294 Tocoloma Avenue, Little Hollywood’s “Mae West House.” (Heritage photo)
by Woody LaBounty
Little Hollywood has long been a secret enclave. Many long-time city residents would more likely assume that Wheeler, Lathrop, Nueva, and Tocoloma are Nevada ghost towns rather than San Francisco street names. Like the best secrets, this Visitacion Valley sub-neighborhood gives the discoverer a sense of surprise, delight, and the hint of further mysteries to unravel.
Part of the neighborhood’s anonymity stems from its location. Tucked between the Highway 101 Bayshore freeway, Bayshore Boulevard, and a small hill backing the city’s dump (excuse me, “transfer station and hazardous waste facility”), this bottle-shaped plat of single-family houses is an island set apart, difficult to access. Even if you get there, getting out becomes a puzzle. Every street on the north, south, and east seems to dead-end. The only escape is the Blanken Avenue tunnel, almost hidden on a curve, offering no hint of where it will deliver you.
Crocker Estate Company’s “Bay Shore Tract” houses on the 200 block of Peninsula Avenue, 1925. (OpenSFHistory/wnp27.4597)
Little Hollywood started off with much more accurate if commonplace names. The Crocker Estate Company began developing its “Bay Shore Tract” in the 1920s. The first homes were fairly standard and like many constructed in the Sunset, Ingleside and Bay View Districts: one-story five- and six-room floor plans over garages, horizontal siding, strips of lawn in front.
This was before the creation of the Highway 101 freeway, when the bay was much nearer, Bayshore Boulevard was just a ridiculously wide country road, and the hill where Little Hollywood Park is now was methodically quarried down for fill to cover over the city trash dump.
View north on Bayshore Highway (now Boulevard) with Bayview Hill in background and houses on 100 block of Tunnel Avenue, October 15, 1929. (Department of Public Works photo, OpenSFHistory/wnp26.129)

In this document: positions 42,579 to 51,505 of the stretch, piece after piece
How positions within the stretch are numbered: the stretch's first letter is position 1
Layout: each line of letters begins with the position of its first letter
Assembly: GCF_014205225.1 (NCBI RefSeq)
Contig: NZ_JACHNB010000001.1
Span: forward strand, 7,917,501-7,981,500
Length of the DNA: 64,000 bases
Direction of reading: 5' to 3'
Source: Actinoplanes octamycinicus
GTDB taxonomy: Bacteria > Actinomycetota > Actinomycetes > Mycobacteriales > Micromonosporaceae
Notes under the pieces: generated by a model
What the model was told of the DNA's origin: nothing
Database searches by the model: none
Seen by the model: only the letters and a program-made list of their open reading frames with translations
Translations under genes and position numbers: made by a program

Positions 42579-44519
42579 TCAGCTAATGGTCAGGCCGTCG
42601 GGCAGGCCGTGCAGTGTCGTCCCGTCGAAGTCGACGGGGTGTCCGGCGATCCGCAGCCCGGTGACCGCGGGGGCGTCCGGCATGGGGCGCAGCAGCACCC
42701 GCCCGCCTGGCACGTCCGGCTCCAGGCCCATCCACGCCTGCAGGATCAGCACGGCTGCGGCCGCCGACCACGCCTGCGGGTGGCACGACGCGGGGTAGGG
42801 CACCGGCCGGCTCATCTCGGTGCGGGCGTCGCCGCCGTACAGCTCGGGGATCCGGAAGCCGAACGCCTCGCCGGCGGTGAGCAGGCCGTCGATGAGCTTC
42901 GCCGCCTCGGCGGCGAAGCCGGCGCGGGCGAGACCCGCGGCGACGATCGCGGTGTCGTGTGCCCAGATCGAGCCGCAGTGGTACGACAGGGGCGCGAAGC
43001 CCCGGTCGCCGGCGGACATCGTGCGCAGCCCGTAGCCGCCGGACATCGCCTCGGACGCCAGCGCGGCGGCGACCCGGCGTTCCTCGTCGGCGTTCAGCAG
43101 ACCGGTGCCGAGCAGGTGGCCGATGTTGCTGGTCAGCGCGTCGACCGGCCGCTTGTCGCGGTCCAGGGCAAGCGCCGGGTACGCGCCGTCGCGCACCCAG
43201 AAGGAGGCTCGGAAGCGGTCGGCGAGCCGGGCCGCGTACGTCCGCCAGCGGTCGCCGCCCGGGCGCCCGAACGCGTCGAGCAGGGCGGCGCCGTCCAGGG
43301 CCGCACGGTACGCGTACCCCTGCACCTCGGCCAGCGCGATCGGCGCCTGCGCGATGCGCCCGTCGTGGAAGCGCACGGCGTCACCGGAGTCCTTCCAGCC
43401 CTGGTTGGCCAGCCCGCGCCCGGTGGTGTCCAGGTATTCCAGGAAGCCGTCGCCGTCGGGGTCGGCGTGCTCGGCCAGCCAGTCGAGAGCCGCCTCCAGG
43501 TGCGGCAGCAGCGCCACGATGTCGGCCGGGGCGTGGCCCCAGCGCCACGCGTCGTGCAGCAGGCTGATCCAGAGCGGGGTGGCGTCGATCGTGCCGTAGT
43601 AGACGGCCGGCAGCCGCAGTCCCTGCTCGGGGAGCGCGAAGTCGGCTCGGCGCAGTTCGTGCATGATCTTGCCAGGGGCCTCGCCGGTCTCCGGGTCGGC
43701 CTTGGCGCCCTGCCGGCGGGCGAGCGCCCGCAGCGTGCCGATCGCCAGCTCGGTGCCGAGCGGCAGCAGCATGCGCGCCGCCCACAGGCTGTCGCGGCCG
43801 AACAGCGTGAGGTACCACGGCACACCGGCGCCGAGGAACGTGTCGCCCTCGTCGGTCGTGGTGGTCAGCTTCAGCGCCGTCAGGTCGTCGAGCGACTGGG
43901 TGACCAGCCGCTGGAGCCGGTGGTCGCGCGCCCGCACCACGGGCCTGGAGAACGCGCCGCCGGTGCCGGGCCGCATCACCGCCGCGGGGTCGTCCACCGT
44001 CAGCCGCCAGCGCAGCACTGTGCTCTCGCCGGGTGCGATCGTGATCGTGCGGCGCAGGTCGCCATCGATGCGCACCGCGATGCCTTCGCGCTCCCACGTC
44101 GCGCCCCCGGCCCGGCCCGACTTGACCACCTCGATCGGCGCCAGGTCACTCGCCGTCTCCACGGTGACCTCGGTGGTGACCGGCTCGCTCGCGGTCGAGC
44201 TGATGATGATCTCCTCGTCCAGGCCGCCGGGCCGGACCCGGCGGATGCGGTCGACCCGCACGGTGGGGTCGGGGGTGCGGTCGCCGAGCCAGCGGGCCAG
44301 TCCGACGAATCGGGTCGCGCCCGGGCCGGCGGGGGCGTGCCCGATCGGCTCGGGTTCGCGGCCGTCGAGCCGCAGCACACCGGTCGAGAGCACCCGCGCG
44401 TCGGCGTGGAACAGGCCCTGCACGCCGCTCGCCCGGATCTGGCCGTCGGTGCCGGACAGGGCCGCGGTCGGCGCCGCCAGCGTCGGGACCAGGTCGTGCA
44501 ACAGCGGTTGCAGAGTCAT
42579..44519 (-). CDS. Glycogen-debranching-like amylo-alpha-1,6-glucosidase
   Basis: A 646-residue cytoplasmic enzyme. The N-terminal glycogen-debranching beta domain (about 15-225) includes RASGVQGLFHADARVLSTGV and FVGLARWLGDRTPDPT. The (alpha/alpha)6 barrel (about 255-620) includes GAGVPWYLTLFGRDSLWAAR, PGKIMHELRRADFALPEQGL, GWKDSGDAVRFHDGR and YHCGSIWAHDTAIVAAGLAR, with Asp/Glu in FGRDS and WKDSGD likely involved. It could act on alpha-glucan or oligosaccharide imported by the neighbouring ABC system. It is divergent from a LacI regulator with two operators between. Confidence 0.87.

Local builder William H. Grahn bought most of the tract from the Crocker Estate around 1929, and came up with the name “Bayside Hills” for the neighborhood. Grahn used architect Charles Strothoff to design at least some of the exquisitely rendered Spanish and Mediterranean bungalows along the 100 and 200 blocks of Tocoloma Avenue. Strothoff did similar work in Westwood Highlands, the Parkside, and other Bay Area neighborhoods. Indeed, mini haciendas, missions, medieval castles, and chalets were going up all over the state in the early 1930s.
In 1943, real estate agents Becher & Turner at 2200 Bayshore Boulevard used the term “Little Hollywood” in a listing to sell a Tocoloma Avenue house, no doubt seeing a resemblance in Strothoff’s row to fanciful Storybook houses of Southern California. The firm stuck with the name in future ads and another real estate agent, Walter Renner, took it on as well before the year ended. Soon the whole tract was known as Little Hollywood.
Most of the neighborhood’s later architecture doesn’t rise to Strothoff’s level of whimsy. Grahn soon went with cheaper designs on other streets, throwing up simple façades with some red clay tile trim and molded exterior staircase walls. His prices at least reflected the change. Houses on the 200 block of Nueva Avenue started as low as $4,375 for a five-bedroom house in 1936, which in 2021 dollars would be an absurd $82,500.
There’s another persistent origin story for the “Little Hollywood” name, eagerly repeated by the real estate agents of our time. The legendary actress Mae West is said to have some connection to the neighborhood, secretly owning a property or at least making use of one for private affairs and/or parties when she was in town for a movie shoot. (“Klondike Annie,” in which West played a character named “The Frisco Doll,” is often cited, although it’s unlikely any shooting actually took place in San Francisco.)
294 Tocoloma Avenue on the northwest corner of Blanken Avenue is usually fingered as “the Mae West house.” Grahn made it his model home for the block in 1933. Nicknamed “Casa Bahia Loma” (Bay Hill House), newspaper ads highlighted its cathedral window, beamed ceilings, painted door panels, built-in bookcases, and front-yard birdbath. Frederick H. Meyer may have been the architect rather than Strothoff.
Real estate section advertising 294 Tocoloma Avenue as the model home “Casa Bahia Loma” in 1933. (San Francisco Examiner, June 3, 1933.)
There’s no evidence Mae West was ever connected to the house. She lived at The Ravenswood apartment building in “Big” Hollywood from 1930—before 294 Tocoloma was built—to her death in 1980. Casa Bahia Loma was owned by a fairly well off individual named Margaret Kerber, whose husband was one of the founders of Lucky Lager Brewing Company.
But we all love a good story. Maybe Mae was lured up to the Kerbers for a party or two, enticed by the free-flowing Lucky Lager.